As If Bots And Scalpers Weren’t Enough For Stealing Intel CPUs

Here comes the Walking CPU-Man


Recently, a Chinese national was caught smuggling 160 Intel CPUs strapped to his body. The man was trying to enter China with Intel’s 11th Gen and the latest 12th Gen Alder Lake models. However, he was caught by customs officials.

The customs office found Intel CPUs strapped to the man’s abdomen, waist, and legs. The man was trying to enter through the customs ‘no declaration channel’ to import tariffs on computer components. This way, he could avoid tax tariffs by smuggling the Intel CPUs.

The officials found the man’s walking posture unnatural, so they called him aside for a security check. The man was carrying 160 Intel CPUs, and 16 folded mobile phones taped to the inner side of his calf, waist, and abdomen.

Local media have started calling the smuggler “Walking CPU” or “CPU-Man.”


Smuggling & semiconductor shortage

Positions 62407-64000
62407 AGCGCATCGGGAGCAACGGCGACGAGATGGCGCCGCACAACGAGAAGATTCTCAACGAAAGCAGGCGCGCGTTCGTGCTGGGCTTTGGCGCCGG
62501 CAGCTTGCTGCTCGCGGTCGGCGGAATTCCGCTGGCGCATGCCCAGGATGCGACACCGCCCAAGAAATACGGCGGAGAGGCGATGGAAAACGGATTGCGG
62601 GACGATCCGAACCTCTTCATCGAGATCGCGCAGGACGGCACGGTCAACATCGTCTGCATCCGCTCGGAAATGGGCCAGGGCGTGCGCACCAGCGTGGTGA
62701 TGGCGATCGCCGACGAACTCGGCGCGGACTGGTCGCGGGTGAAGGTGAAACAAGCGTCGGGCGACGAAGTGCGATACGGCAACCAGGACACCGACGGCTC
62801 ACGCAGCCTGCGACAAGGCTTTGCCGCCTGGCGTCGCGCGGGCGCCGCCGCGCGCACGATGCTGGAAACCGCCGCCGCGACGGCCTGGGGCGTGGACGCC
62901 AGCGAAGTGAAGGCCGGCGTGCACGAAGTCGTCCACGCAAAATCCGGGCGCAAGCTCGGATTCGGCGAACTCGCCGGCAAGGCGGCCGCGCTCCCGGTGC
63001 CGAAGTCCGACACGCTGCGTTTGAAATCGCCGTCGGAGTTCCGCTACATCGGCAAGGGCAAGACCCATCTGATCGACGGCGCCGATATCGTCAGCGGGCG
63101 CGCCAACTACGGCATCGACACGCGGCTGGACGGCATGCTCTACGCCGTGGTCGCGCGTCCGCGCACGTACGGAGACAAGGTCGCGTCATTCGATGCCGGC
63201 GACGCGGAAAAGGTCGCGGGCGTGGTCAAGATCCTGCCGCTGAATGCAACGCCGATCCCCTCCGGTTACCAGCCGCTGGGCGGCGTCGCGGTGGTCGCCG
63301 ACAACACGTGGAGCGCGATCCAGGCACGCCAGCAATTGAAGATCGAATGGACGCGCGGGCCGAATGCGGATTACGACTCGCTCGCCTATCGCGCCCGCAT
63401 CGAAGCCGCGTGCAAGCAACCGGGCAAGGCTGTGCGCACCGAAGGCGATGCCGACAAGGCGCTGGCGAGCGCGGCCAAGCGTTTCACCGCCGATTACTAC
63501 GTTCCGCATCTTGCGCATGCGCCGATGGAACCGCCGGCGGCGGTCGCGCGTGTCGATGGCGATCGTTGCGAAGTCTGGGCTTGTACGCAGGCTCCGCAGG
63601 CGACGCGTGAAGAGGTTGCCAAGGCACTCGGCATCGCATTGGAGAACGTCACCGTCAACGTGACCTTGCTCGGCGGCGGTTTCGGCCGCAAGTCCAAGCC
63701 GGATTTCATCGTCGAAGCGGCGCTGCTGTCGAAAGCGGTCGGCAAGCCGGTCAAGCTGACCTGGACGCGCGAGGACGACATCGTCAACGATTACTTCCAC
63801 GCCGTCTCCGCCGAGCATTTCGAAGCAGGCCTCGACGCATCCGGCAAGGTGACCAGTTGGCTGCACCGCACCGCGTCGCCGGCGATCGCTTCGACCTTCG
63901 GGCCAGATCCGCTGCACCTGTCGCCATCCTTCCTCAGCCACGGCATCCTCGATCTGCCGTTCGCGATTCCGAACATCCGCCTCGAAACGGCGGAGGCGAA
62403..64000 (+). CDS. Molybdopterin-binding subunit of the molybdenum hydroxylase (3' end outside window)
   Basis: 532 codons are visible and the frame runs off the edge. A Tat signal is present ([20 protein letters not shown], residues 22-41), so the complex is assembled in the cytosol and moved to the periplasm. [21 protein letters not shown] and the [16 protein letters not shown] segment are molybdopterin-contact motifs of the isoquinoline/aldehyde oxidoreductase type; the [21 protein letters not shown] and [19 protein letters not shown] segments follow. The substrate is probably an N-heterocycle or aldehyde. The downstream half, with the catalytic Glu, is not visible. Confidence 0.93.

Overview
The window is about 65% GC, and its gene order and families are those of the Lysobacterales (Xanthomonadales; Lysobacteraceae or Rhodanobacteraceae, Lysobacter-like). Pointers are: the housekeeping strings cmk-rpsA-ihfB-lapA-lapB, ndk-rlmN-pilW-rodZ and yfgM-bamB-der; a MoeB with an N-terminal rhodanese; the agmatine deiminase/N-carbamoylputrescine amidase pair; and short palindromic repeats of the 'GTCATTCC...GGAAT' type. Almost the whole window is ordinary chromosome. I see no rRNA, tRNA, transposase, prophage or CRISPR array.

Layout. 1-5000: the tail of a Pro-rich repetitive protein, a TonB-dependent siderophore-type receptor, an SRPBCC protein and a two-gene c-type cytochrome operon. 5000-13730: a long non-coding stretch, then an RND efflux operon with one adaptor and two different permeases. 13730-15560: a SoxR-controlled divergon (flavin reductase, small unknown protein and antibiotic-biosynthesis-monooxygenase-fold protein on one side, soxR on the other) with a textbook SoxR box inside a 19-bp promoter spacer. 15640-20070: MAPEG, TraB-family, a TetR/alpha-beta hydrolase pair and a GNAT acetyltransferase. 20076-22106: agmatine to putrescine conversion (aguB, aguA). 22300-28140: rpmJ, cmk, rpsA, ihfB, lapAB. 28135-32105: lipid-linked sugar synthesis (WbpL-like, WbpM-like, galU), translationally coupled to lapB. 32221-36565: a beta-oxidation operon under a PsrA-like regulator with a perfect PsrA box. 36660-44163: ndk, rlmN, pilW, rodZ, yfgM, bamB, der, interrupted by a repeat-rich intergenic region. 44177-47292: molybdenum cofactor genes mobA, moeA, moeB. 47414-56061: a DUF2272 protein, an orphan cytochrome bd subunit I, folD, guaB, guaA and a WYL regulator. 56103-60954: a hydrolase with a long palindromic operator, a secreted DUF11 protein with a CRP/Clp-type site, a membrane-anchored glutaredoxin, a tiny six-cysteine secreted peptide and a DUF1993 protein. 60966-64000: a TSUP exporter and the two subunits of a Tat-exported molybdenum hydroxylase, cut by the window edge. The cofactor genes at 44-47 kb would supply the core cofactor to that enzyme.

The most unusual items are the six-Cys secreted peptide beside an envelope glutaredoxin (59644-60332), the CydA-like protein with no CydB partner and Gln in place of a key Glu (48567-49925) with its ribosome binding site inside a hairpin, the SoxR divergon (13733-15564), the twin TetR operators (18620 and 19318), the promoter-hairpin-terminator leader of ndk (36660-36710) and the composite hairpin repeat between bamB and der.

We already have a semiconductor shortage due to production issues, scalpers, high demand, miners, and covid. As we can see, smugglers are another factor affecting the semiconductor shortage.

Recently Chinese customs officials also seized many AMD Radeon graphics cards. The officials seized as many as 5,840 graphics cards, valued at $3 million.

The AMD graphic cards had incorrect labels on them to evade import taxes. Another case also saw a guy smuggling 304 Intel 10th-gen Core i7 and Core i9 CPUs in 2021. 

These are just some of the most recent cases that have come to light. Chip shortages have affected many things, such as high prices and low availability. Therefore many companies have tried to solve these issues.

Nvidia and AMD have also tried to make their GPUs less appealing to crypto miners and have implemented various ways to stop scalpers and bots.

Nalin Rawat

Nalin Rawat

Nalin is a tech writer who covers VR, gaming, awesome new gadgets, and the occasional trending affairs of the tech industry. He has been writing about tech and gaming since he started pursuing Journalism in college. He has also previously worked in print organizations like The Statesman and Business Standard. In his free time, he plays FPS games and explores virtual reality. Reach out to him at @NalinRawat
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